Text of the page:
My husband and I are planning a vacation. We are going to a beach town on the Sea of Cortez in Mexico. If you look up the Sea of Cortez, you will discover it is rich in marine life; there are good places for hiking, bird watching, fishing, snorkeling, great conditions for boating or kayaking, and of course miles of beaches to walk. Not all of you, but many of you would enjoy a vacation like the one we are planning. A bonus is that compared to the same type of vacation in many countries, Mexico is relatively inexpensive. Sounds fantastic, doesn’t it?
Why then am I so overwhelmed with anxiety? That is the thing about having my particular brain disease or mental illness, or however, you choose to describe it. Nothing is easy. For most people, planning a vacation is fun, exciting, and the trip is either relaxing, educational, cultural, or a combination of many things (like a foodie trip or environmental tourism). For me, the thought of leaving my routine and being far from my doctors, and from my pharmacy cause me tremendous amounts of stress.
When I was a teenager, I traveled to New York, London, Rio De Janeiro, Cairo, and many other countries and cities by myself. I wasn’t anxious. I wasn’t afraid. I was up for anything although my first love was clothes shopping (I loved buying clothes that no one I knew at home was going to have or be able to get. Being original was very important to me). The fact is even well into my thirties; I could travel by myself without fear or anxiety.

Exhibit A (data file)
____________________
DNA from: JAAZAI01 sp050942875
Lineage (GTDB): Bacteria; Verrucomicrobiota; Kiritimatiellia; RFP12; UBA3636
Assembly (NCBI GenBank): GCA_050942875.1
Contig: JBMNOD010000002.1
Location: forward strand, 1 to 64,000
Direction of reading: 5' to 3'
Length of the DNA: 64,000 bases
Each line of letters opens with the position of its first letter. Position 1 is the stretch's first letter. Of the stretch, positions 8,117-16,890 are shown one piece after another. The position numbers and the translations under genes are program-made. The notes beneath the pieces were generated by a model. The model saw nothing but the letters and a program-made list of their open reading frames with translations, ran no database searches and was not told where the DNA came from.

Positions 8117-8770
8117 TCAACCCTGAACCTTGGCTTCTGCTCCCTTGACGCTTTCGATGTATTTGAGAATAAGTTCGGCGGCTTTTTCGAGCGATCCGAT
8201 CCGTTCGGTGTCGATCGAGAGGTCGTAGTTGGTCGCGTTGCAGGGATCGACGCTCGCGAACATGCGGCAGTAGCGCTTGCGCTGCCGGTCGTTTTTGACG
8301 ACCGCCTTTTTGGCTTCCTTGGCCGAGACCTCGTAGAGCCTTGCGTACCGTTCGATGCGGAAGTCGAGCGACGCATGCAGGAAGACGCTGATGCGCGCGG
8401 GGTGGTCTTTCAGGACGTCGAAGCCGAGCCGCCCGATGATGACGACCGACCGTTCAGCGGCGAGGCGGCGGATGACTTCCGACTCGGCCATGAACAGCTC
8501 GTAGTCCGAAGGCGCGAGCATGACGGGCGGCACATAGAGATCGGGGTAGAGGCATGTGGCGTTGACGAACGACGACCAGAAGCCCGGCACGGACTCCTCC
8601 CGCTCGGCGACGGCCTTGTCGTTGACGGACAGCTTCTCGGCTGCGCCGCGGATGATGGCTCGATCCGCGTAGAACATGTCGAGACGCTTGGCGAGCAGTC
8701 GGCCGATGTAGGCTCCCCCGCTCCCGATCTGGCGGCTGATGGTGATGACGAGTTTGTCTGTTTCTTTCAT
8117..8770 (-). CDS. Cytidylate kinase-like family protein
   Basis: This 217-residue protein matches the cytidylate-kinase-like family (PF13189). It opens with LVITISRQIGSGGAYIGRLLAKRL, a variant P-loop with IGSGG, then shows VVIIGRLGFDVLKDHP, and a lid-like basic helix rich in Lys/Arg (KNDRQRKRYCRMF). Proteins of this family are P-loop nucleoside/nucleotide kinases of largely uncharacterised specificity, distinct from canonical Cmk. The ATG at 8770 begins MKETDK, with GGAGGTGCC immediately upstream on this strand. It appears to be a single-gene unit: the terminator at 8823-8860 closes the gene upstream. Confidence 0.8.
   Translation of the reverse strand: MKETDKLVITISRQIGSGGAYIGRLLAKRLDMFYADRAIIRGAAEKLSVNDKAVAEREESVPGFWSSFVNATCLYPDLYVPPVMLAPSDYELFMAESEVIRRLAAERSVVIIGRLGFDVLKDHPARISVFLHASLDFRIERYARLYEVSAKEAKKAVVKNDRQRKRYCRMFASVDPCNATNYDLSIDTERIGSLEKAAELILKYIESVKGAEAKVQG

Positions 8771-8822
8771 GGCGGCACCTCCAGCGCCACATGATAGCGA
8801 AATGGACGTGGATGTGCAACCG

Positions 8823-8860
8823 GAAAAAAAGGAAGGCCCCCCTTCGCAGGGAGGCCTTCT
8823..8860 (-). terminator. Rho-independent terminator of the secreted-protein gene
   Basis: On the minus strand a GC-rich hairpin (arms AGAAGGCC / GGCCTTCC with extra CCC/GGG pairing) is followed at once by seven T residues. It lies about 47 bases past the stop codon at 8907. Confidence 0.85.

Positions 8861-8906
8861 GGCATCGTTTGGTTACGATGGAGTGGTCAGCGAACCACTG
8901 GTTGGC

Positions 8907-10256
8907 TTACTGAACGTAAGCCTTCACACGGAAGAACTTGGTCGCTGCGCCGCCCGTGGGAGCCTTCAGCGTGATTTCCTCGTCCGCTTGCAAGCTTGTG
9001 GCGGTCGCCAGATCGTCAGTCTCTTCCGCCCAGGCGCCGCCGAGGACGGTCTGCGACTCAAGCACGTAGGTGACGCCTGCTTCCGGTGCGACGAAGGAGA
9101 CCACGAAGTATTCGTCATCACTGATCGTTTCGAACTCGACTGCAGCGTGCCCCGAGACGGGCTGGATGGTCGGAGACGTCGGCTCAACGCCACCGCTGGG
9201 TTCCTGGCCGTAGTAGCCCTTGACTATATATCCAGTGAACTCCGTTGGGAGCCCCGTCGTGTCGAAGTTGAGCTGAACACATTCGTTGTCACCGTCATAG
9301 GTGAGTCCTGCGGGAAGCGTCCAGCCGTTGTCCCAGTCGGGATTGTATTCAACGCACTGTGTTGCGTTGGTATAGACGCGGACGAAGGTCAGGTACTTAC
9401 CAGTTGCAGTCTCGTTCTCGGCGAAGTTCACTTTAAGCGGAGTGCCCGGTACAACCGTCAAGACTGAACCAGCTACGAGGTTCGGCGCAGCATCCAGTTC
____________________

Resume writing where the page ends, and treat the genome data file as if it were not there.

If it were just travel that made my life more difficult than many people, I wouldn’t think that was too big of an inconvenience because we only travel about five times a year give or take a couple of times. But everything with schizophrenia is harder. It is harder to write; it is harder to go to a party, it is harder to go to the doctor (my pulse soars to 150 or above every time I enter any kind of doctor’s office).
I don’t feel sorry for myself, but when I am honest, the truth is, I am a little more tired than most people I know. When daily living takes so much effort, it can be exhausting. I know that I am more fortunate than millions of people, I practice thanksgiving and gratitude every single day, but to act as if my life is perfect all of the time and that schizophrenia isn’t a significant life challenge that would be a lie.
I have preached, written about, and tried for years to get everyone to see me as a whole person, a person with many identities, roles, relationships, skills, and talents. If somewhere in all that convincing I ever made people believe that schizophrenia is a small part of who I am and doesn’t impact me in every corner and crevice of my life, I have misled you.
Schizophrenia is the dog, and I am the leash. I have some control over where it goes, and what it can do but as a powerful animal, it can always break free if I’m not careful and maybe even if I am. It’s a beast and a burden, and you have to walk it, care for it, and pay attention to it twenty-four hours a day because unlike a dog, it doesn’t sleep.